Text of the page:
The visit of the mission of the Security Council to Indonesia: Indonesia's constructive response to Security Council resolution 1319 (2000)
Letter dated 27 November 2000 from the Chargé d'affaires a.i. of the Permanent Mission of Indonesia to the United Nations addressed to the President of the Security Council
Upon instructions of my Government, I have the honour to request that the attached document, entitled "The visit of the mission of the Security Council to Indonesia: Indonesia's constructive response to Security Council resolution 1319 (2000)", issued by the Department of Foreign Affairs of the Republic of Indonesia (see annex), be circulated as an official document of the Security Council.
(Signed) Makmur Widodo
Chargé d'affaires a.i.
Deputy Permanent Representative
Annex to the letter dated 27 November 2000 from the Chargé d'affaires a.i. of the Permanent Mission of Indonesia to the United Nations addressed to the President of the Security Council
The visit of the mission of the Security Council to Indonesia: Indonesia's constructive response to Security Council resolution 1319 (2000)
1. The visit by the mission of the Security Council at the invitation of the Government of Indonesia affords the former with the opportunity to witness first-hand the important strides which have been made by Indonesia in responding to Security Council resolution 1319 (2000). Just as important, and in the wider context, it offers the potential for the Council to better appreciate the multitude of residual issues which Indonesia has faced in the aftermath of the transfer of authority over East Timor - issues which have been diligently and assiduously addressed by the Government of Indonesia, not least the question of East Timorese refugees in West Timor.
2. Furthermore, the visit should also highlight the fact that contrary to recent dispositions and suggestions by some quarters, the hurdles and challenges which are likely to be faced by East Timor during its transition towards independence, cannot forever be conveniently directed at Indonesia. A year since the transfer of authority, a year since the United Nations Transitional Administration in East Timor (UNTAET) was established by the Security Council endowed with overall responsibility for the administration of East Timor and empowered to exercise all legislative and executive authority, including the administration of justice, a year of the very best of intentions, goodwill and support on the part of the international community, not least Indonesia, to ensure a smooth transition process in East Timor, all these could not obscure the fact that in the final analysis, it is for the people of East Timor themselves to overcome the challenges they are likely to face during the transition towards independence.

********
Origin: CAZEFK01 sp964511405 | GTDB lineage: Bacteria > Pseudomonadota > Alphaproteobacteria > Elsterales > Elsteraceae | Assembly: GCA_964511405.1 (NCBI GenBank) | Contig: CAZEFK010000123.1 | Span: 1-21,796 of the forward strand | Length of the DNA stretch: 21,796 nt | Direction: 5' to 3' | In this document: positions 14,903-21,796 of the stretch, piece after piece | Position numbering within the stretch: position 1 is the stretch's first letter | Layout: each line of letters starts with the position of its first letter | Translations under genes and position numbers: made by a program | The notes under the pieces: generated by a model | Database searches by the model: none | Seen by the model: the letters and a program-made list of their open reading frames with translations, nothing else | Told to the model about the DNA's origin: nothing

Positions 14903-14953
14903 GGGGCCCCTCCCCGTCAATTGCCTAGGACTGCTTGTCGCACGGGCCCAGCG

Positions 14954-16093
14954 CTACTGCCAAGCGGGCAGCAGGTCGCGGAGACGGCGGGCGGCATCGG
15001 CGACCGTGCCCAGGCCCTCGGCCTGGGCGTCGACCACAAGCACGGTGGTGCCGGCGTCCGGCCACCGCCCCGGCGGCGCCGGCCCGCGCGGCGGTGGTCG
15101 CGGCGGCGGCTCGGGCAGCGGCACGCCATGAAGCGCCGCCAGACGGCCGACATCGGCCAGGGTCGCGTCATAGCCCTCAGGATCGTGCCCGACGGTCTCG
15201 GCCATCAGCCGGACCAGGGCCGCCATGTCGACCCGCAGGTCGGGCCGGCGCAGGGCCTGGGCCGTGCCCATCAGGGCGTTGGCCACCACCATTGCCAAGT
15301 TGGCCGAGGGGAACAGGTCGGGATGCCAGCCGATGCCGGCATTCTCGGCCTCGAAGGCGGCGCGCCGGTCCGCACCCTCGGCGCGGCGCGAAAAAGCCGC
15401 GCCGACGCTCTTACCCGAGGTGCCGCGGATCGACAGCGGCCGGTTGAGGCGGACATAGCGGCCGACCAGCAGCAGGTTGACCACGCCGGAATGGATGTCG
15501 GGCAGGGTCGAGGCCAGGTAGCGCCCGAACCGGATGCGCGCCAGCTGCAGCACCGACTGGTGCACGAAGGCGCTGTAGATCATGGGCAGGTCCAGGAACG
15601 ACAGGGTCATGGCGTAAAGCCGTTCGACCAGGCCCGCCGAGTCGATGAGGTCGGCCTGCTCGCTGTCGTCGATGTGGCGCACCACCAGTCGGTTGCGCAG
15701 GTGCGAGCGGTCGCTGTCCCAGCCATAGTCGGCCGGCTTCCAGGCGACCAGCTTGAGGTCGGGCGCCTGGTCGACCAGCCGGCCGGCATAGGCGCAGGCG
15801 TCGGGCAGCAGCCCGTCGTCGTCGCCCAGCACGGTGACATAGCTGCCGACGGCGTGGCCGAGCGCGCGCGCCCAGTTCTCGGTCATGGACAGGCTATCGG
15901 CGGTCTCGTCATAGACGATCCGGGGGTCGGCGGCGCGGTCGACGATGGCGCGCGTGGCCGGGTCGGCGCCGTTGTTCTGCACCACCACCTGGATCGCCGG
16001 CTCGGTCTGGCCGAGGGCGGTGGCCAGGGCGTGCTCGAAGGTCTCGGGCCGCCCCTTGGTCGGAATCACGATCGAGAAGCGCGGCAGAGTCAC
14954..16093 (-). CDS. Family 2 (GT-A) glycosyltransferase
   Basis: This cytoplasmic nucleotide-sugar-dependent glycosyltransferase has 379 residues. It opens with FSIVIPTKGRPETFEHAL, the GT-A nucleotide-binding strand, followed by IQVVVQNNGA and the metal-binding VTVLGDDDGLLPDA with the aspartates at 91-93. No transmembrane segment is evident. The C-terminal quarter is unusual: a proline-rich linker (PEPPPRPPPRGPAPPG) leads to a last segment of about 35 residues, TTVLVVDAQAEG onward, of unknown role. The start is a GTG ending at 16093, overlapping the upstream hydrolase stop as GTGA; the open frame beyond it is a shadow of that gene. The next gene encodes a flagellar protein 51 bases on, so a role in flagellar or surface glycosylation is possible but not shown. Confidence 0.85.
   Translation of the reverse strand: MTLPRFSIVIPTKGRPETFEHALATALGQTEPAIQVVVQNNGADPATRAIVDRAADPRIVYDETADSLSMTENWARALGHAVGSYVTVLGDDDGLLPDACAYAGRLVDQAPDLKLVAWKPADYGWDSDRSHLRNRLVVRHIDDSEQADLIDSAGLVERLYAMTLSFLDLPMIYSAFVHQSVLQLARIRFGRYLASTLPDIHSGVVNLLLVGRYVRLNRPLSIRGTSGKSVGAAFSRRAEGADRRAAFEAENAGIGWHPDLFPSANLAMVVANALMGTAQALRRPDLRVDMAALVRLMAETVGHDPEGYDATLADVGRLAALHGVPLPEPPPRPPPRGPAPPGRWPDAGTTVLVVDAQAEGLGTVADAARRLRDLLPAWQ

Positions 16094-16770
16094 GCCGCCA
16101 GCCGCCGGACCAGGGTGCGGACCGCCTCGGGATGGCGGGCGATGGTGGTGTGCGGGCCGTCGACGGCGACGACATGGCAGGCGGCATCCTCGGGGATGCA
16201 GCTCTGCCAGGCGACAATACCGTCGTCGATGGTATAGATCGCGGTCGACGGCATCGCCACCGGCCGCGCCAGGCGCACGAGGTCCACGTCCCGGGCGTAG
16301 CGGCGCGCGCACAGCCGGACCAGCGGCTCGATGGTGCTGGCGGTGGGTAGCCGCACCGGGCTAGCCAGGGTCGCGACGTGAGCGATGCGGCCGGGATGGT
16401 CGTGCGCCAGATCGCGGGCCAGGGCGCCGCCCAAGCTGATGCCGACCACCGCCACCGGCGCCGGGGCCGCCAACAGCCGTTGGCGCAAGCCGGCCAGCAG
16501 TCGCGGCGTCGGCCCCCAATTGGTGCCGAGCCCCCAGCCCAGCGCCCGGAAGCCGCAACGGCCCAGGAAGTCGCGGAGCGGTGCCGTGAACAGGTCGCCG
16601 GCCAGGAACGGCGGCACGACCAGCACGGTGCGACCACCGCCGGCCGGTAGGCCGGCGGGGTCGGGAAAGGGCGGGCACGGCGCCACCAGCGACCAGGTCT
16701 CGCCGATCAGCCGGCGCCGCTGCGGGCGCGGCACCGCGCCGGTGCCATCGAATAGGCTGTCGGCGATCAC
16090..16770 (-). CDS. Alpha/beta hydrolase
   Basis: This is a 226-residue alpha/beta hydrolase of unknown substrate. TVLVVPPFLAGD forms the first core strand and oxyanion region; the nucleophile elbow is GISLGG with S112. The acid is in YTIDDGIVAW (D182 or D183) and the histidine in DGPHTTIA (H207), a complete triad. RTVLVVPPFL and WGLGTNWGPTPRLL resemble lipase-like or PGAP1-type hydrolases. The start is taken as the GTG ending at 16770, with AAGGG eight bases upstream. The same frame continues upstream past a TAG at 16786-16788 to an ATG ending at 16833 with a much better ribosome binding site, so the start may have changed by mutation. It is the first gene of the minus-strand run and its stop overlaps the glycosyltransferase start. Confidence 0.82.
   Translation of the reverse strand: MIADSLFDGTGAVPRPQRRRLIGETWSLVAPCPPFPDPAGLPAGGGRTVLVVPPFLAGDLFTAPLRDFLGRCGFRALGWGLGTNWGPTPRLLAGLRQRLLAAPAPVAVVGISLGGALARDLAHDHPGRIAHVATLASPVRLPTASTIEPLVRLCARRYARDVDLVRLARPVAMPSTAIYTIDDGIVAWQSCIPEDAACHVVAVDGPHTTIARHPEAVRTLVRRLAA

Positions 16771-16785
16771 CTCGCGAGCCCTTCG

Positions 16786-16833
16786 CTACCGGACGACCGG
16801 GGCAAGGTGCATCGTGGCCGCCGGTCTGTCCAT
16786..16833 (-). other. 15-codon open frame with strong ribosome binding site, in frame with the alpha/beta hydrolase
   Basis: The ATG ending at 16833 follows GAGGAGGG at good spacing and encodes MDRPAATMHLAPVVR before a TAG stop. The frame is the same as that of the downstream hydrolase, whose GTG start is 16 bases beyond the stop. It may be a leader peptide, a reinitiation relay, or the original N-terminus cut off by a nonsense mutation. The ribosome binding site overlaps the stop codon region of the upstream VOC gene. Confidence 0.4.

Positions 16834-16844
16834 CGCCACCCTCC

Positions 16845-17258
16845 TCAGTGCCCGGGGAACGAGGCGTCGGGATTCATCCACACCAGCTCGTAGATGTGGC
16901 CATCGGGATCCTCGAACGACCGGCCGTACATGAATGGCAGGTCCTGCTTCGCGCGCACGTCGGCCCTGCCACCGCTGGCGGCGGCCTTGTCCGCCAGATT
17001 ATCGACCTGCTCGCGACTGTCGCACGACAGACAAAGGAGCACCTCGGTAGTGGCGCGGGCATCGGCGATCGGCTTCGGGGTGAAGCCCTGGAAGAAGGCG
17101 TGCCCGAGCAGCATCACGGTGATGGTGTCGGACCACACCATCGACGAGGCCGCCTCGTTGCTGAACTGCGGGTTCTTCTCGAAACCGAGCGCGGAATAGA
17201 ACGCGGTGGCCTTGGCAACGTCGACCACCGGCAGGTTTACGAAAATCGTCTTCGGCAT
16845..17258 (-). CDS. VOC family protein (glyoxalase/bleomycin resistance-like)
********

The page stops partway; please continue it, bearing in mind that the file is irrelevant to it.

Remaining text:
3. The invitation by the Government of Indonesia to the Security Council is consistent with its demonstrated determination to maintain an open line of communication with the United Nations. It follows the briefing by the Special Envoy of the President of the Republic of Indonesia, Coordinating Minister for Political, Social and Security Affairs, H.E. Susilo Bambang Yudhoyono, to the Security Council on 19 September 2000 and the similar briefing given by the Minister of Foreign Affairs, H.E. Dr. Alwi Shihab, on 12 October 2000. Over the course of its visit to Indonesia, the Security Council mission is expected to be enlightened, inter alia, on the following major issues:
- A lasting and comprehensive solution of the question of East Timorese refugees in West Timor;
- The investigation of the Atambua incident and bringing the perpetrators to justice;
- Disarming of the so-called militia;
- Reconciliation among East Timorese.
4. For the Government and people of Indonesia, no other issue better illustrates their continued stake in seeing a smooth transition process in East Timor than the question of East Timorese refugees in West Timor. In the confusion that reigned in the days and weeks following the popular consultations, some 250,000 East Timorese sought refuge across the border to the neighbouring province of East Nusa Tenggara. Some also fled to the nearby islands.
5. Their motivation was simple: nothing less than their personal safety and security. The Government and people of Indonesia were not found wanting. Despite resource constraints, particularly in the less than richly endowed province of East Nusa Tenggara, hundreds of thousands of refugees were provided temporary shelter and living sustenance at 13 locations in five of the province's regencies. Within a period of three weeks, almost all the incoming East Timorese were accommodated in temporary shelter, tents and public buildings. Clean water, sanitation, food and medicine were distributed. The assistance of international agencies - the Office of the United Nations High Commissioner for Refugees (UNHCR), the World Food Programme (WFP) and the United Nations Children's Fund (UNICEF) - during this state of emergency was important. During the period January 1999-March 2000, the Government channelled some 225,722,457,843 rupiahs in humanitarian assistance, inter alia, in the form of food and medicine, health services, education, shelter and sanitation. The local NGOs also played an invaluable role in providing assistance to the needy.
6. Over the past year, some 108,043 of the refugees (21,247 family units) have returned to East Timor. Of these, some 10,515 returned using air transportation, 30,851 by sea and 68,751 by land. Clearly, this is indicative of the close cooperation between the Government of Indonesia and UNHCR.
7. Meanwhile, during fiscal year 1999/2000, some 3,108 persons (647 family units) who wish to remain in Indonesia have been resettled. During 2000, some 4,529 family units are planned to be resettled. The resettlement of the displaced persons within East Nusa Tenggara is the responsibility of the Department of Settlements and Regional Infrastructure. Resettlement of displaced persons intending to relocate to other islands/provinces in Indonesia is the task of the State Ministry for Manpower and Transmigration. For those who choose to go to other provinces, their resettlement programme is integrated with ongoing village development programmes and transmigration programmes, that have various economic-based activities, such as intensification of food crops, fisheries and home industries.